Although this book has to do with the importance (and fun) of adding romance to marriage, the main thing I hope readers can take away is that even though life seems unmanageable, disorderly, and chaotic, God is always in control. One of the recurring phrases throughout the book—as mentioned by Madi’s counselor—is “Embrace this place.” In other words, no matter what you’re going through, recognize that it won’t last forever. And down the road, you might just look back and see just how that “unbearable” season was essential in moving you to a place of growth and necessary change.

Lynda, how much of yourself you write into your characters? Well, let’s put it this way. Madi is addicted to chocolate, computer games, and coffee. Her insecurities often get the best of her, and she regularly battles feeling overwhelmed and stressed out. So the answer to your question is WAY too much! 

Tell us what kind of books you enjoy reading. While I’m not a fan of science fiction, fantasy, or historical, I have been known to get sucked into a good story in those genres. My favorite genre to read is mystery/suspense. And, of course, humorous women’s fiction is also at the top of the list.

What is your favorite food? Believe it or not, it isn’t chocolate! Ice cream is my ultimate weakness, most specifically vanilla loaded with Hershey’s syrup and topped with milk (try it, you’ll love it!) I try not to keep ice cream in the house because of its overwhelming magnetic pull, but my husband works for a dairy company! Much to my dismay, half-gallons are always appearing in our freezer. I just try to get him to bring home flavors I don’t like as much. Unfortunately, there aren’t many!

How can readers find your book on the Internet? I have a website and a blog, where I offer signed copies of my book at a discount. You can also order it directly from my publisher’s website or Facebook store. My books are also available on Amazon, Barnes & Noble,, and other online bookstores. I also want to add that I love to connect with readers on Facebook, where I have an Author Page and on Twitter. Oh…and look me up on Goodreads, too!

Lynda Lee Schab got her writing start in greeting cards (Blue Mountain Arts, Dayspring) and from there went on to write articles and short stories (Mature Living, Christian Home & School) and in many places online (including Examiner  and WOW! Women on Writing. As a freelance writer, she works behind the scenes at FaithWriters, and is a regular book reviewer for Faithful Reader. She is also the Grand Rapids Christian Fiction Examiner and the National Writing Examiner for and a staff writer for Shared SorrowsMind Over Madi placed second in the 2008 ACFW Genesis contest, chick lit category, received a highly commended award in the FaithWriters Page Turner contest, and was a finalist in the 2007 RWA Get your Stiletto in the Door contest. Madily in Love was a semi-finalist in the 2011 ACFW Genesis contest. Lynda lives with her husband, Rob, and two teenagers in Michigan.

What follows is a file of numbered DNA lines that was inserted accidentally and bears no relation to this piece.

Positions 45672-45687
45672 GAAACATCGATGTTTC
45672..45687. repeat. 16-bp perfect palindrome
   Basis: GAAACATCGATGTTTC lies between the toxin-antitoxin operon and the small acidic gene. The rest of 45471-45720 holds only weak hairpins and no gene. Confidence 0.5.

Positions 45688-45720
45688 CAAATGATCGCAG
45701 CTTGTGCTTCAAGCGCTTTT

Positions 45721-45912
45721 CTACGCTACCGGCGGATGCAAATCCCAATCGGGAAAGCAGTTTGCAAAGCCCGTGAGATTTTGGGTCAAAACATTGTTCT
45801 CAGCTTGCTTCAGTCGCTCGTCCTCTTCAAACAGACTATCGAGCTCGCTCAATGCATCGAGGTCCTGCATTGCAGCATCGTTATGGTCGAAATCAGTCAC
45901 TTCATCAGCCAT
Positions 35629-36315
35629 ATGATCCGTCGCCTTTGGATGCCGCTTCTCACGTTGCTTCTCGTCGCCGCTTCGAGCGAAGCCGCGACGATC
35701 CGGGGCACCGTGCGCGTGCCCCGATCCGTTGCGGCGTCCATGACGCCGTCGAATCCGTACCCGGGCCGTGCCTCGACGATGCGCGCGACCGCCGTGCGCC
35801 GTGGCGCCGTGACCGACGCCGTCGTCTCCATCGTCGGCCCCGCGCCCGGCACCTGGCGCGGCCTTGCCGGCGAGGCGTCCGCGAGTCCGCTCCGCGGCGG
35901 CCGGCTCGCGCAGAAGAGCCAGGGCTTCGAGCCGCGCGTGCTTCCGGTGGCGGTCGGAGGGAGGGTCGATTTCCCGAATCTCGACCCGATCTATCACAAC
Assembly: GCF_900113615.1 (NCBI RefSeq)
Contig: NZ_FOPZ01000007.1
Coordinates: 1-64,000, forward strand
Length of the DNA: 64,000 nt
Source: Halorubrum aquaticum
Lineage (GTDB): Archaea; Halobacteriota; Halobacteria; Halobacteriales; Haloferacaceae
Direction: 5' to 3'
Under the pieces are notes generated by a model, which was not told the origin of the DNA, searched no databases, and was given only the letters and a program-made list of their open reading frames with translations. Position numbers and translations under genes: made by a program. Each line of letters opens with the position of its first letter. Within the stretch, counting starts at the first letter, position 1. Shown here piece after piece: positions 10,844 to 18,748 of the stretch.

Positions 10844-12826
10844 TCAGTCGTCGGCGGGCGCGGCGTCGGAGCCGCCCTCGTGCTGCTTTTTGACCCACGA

Tuesday, November 13, 2012

A hero who didn't want to be -- A Veteran's Day tribute to Dad

I attended grade school in the 1960s. The day my teacher taught us about WWII I freaked out. The notion of the world being at war shook the foundation of my secure little life.

As the lessons continued in school that week, the 5th grade class of St. Jude's School learned about WWII in personal terms. My friend Jayne brought in photographs her father took in Italy when Mussolini was killed. Another schoolmate talked about her dad being aboard a Navy ship.

I had known that Dad was in the Army, but other than that, little was said of his service. My father was a truly gentle man, and the thought of him being involved in warfare was incomprehensible.

When I went home and asked Mom about my father's service, she took me aside and explained. "We don't talk about the war or Daddy's service." And so I never asked, and it was never discussed in our home.

It wasn't until I got married that I learned my father was an Army Ranger. That information was passed to me from my father-in-law. His WWII experience was practically pleasant. He was a medic, and his unit was always one day ahead of disaster. Any time my F-I-L meets another vet he asks about his service.

My F-I-L explained that as a Ranger, my dad was a true hero. But my father lived with his military service tucked away into a distant compartment in his mind. Stories were never shared, photos were never shown. He may have been a hero, but he didn't want to be. He didn't want the world to descend into the chaos of the 1940s, but when the time came, he enlisted to serve his country.

In our home, no one asked about Dad's Army years, and he never offered any information -- not until a cold, gray morning in December of 1996. I was staying with my parents, caring for my mother as she died. One morning as I sat at the breakfast table sipping coffee, my father trudged in and sat. His eyes held pain, but it wasn't just at the imminent passing of his wife.

Dad started having nightmares about his WWII service the week my mother died. He told me he was one of the few survivors of a battle on Anzio Beach in Italy. The next day when the battle had subsided and smoke had cleared, my father walked the beach leading donkeys. He spend I-don't-know-how-long putting the bodies of dead soldiers on the donkeys and bringing them to an area so the bodies could be shipped home to the states.

We sat together and cried at the horror he lived through. "All my friends were killed." He told me. Yet my father, that truly gentle soul, persevered and did his duty. He was a hero, even though he didn't want to be.